What City Council District Elections Mean to Carlsbad

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BY KRISTINA RAY
CITY OF CARLSBAD
The City of Carlsbad has joined a long list of California cities that have decided to switch to electing City Council members by district instead of “at large” or citywide. The change means that the city now has four City Council districts, with voters in each district electing a Council member who lives in that district. The mayor will continue to be elected “at large,” meaning voters from throughout the city will vote for that position.
In response to a lawsuit threat, the Carlsbad City Council voted May 9 to voluntarily move to district elections, taking advantage of a legal protection that enables cities to have a say in district boundaries and avoid costly litigation. Dozens of local government agencies in California have faced similar challenges in recent years, including our neighboring cities of Encinitas, Oceanside, Vista and San Marcos. To date, no city has prevailed in challenging lawsuits brought under the California Voting Rights Act, and instead, many have paid legal fees in the millions and still ultimately been forced to move to district elections.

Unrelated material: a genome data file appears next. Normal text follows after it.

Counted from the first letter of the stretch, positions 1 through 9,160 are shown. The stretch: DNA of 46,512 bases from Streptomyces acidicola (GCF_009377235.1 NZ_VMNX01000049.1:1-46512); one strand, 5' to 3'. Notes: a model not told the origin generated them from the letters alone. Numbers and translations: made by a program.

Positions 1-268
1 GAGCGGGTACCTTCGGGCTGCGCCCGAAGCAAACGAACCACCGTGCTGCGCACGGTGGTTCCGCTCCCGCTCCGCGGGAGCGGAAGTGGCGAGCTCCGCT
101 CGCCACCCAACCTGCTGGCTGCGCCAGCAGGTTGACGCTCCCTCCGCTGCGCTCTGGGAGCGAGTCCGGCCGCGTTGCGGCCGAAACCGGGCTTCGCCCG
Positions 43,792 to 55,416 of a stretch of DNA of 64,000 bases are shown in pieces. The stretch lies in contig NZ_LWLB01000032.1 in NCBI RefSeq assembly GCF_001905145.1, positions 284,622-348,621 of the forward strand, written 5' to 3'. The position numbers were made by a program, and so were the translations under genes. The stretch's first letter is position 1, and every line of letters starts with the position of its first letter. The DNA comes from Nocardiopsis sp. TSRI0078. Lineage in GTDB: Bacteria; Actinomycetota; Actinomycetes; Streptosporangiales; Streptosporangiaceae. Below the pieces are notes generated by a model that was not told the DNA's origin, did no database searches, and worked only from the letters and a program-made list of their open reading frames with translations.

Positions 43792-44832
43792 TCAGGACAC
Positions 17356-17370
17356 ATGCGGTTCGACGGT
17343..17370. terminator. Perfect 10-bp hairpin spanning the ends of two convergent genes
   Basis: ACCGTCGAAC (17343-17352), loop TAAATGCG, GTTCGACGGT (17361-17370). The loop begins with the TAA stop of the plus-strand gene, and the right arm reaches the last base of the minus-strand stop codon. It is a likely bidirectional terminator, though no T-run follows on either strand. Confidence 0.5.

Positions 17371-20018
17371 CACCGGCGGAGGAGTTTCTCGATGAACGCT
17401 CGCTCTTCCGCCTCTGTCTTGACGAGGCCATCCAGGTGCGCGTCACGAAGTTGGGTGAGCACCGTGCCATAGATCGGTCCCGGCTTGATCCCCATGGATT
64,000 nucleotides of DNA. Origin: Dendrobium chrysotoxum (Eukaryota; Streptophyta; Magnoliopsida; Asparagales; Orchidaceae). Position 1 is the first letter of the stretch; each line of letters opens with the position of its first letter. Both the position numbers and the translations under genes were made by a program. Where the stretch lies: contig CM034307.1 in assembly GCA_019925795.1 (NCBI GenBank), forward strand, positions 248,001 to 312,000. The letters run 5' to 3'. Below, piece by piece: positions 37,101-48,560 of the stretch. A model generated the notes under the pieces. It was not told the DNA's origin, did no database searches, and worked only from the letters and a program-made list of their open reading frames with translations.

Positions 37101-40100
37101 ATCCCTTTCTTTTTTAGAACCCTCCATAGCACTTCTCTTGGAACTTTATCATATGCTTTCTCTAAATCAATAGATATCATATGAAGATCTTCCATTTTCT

City Council member elections are staggered every two years. The seats held by Council Members Mark Packard and Michael Schumacher are up for election in 2018. District elections will be phased in, with district one, in the northwest part of the city, and district three, which runs west to east in the middle part of the city scheduled to hold elections in 2018. The other two districts will hold their first district elections in 2020. City Council members serve four year terms.

Council Member Packard lives in Council District one, and Council Member Michael Schumacher lives in district three. Council Member Cori Schumacher also lives in district one. Her term ends in 2020. She may run for the district one seat and, if successful, would begin serving that 2018 to 2022 term representing the district, and the City Council would need to fill the remaining two years of her “at large” term. If she chooses not to run in 2018, or if she runs and is not elected to represent district one, she would still serve out her current term as an “at large” City Council member until 2020. To fill an unscheduled City Council vacancy, the City Council may call a special election or appoint someone to fill the remainder of the term.

District maps are required to be reviewed every 10 years based on the latest Census. This means that district boundaries will be reviewed in 2021 using the 2020 Census data. Based on that review, the district lines could change for the 2022 election.
In all, the city’s demographers prepared four options, and members of the public created 10 maps that would comply with the criteria for districts under federal and state law. The map ultimately chosen by the City Council was a collaboration between two residents using the map making tools provided by professional demographers hired by the city.

More information about the change to electing City Council members by districts, including detailed maps that let you zoom in to see individual properties, is available on the city’s website, www.carlsbadca.gov/districts.

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